FORMER Philippine president Fidel Ramos was laid to rest in a state funeral yesterday, hailed as an ex-general, who backed then helped oust a dictatorship and became a defender of democracy and can-do reformist in his poverty-wracked Asian country.
Ramos died on July 31 at age 94 from Covid-19 complications at the Makati Medical Center in the capital region, his family said.
He also suffered from a heart condition and dementia and had been in and out of hospital in recent years, former aides said.
An urn containing the ashes of the US-trained general, who served in the Korean and Vietnam wars, was placed in a flag-draped coffin, which was carried by six pallbearers amid sombre music.
His cremated remains were placed in his grave after a funeral procession led by honour guards and his family, which was showered with flower petals from two helicopters.
The ceremony, which was broadcast live nationwide by state-run and major TV networks, was attended by newly elected President Ferdinand Marcos Jr, and was capped by a 21-gun salute.
Marcos Jr visited Ramos’ wake last Thursday and condoled with the family of Ramos, who, he said, “was a symbol of stability after all the tumultuous events of 1986.”
Marcos Jr is the namesake son of the former Philippine dictator, whose 1986 ouster came after Ramos – then a top official of the Philippine Constabulary - and defence chief Juan Ponce Enrile withdrew their support in defections that sparked massive army-backed protests.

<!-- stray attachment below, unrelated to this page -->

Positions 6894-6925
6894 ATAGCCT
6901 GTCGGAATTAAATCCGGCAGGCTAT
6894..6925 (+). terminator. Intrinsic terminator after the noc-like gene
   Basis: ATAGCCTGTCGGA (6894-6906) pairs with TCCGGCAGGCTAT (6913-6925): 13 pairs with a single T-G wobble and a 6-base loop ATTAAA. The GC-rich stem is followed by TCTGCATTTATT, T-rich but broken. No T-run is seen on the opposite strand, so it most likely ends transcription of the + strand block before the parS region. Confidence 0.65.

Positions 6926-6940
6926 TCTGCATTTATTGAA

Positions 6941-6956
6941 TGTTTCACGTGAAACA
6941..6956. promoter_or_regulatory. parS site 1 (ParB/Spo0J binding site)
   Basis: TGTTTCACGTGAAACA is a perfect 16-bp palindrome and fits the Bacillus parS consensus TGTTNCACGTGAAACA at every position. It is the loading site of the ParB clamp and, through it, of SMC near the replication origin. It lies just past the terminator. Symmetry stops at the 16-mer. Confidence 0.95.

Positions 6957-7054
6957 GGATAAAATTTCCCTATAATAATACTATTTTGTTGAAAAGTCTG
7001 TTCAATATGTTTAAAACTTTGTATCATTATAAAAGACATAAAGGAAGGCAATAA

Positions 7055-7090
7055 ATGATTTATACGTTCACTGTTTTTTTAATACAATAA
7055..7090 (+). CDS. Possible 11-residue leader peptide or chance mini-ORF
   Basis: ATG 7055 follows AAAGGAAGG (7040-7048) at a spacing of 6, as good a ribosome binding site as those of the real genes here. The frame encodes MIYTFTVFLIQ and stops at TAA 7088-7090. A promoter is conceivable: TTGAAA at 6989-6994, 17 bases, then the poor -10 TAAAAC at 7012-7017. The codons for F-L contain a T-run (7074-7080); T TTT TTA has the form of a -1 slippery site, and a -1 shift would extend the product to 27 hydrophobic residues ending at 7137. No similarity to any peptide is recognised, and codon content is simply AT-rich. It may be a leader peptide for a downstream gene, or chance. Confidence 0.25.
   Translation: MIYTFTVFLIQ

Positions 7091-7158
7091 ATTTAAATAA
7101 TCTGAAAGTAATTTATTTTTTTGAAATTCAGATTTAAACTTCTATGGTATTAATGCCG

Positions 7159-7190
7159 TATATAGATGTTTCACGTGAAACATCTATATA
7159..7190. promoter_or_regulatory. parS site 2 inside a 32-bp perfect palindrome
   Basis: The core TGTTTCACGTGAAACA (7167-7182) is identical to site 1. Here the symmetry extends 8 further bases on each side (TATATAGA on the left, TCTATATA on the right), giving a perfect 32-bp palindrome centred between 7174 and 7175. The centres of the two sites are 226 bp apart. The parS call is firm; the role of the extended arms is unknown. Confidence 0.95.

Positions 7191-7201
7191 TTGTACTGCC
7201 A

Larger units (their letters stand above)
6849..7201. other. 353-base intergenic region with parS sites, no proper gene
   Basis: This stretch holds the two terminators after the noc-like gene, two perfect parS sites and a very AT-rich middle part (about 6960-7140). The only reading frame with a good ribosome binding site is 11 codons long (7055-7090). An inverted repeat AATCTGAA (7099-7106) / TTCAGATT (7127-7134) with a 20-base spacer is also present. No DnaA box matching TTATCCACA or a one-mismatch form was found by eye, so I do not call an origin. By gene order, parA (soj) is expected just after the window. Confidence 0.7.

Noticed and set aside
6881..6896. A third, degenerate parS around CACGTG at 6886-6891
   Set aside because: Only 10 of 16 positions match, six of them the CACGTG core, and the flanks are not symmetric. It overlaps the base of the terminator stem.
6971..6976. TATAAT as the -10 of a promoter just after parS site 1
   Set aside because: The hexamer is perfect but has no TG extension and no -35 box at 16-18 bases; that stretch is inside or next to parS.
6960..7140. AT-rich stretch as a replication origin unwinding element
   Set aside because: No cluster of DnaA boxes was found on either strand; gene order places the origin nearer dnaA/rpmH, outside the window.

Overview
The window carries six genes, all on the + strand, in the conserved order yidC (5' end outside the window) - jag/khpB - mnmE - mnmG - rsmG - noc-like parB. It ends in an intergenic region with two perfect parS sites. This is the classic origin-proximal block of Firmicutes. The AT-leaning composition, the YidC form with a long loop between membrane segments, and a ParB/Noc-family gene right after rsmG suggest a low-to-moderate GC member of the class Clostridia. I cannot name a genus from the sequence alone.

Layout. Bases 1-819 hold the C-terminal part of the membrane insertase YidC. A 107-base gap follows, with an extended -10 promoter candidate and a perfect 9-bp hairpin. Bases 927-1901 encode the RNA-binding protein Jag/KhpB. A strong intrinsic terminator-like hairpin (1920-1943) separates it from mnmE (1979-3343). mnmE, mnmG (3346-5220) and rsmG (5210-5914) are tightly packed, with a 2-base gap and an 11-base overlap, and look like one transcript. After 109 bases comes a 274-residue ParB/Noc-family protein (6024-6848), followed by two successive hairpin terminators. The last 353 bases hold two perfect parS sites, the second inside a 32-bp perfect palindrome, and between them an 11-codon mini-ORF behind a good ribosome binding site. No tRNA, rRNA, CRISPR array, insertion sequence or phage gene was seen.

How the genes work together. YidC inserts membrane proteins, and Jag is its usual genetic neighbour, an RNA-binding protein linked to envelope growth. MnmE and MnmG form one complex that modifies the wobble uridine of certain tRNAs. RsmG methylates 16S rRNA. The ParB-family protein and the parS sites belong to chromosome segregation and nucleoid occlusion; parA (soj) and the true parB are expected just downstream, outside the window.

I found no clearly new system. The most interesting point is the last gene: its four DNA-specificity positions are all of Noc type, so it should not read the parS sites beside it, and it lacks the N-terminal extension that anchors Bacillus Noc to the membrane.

Ramos was the late dictator’s second cousin and had helped the elder Marcos enforce martial law starting in 1972 in an era when thousands of people were incarcerated, tortured and became victims of extrajudicial killings and disappearances.
Ramos was laid to rest near the grave of the dictator, who was buried at the Heroes Cemetery with military honours in 2016 in a secrecy-shrouded ceremony after then-President Rodrigo Duterte gave his approval and the Supreme Court dismissed objections from human rights activists.
The Department of National Defense, which was once led by Ramos, said he was a decorated soldier who spearheaded the modernisation of the military, one of Asia’s most underfunded.
He organised the elite special forces of the army and the national police.
The cigar-chomping Ramos, known for his “we can do this” rallying call to Filipinos, thumbs-up sign, attention to detail and firm handshakes, served as president from 1992 to 1998, succeeding democracy icon Corazon Aquino.
She was swept into the presidency in 1986 after the largely peaceful “People Power” revolt that toppled the dictator and became a harbinger of change in authoritarian regimes worldwide. — AP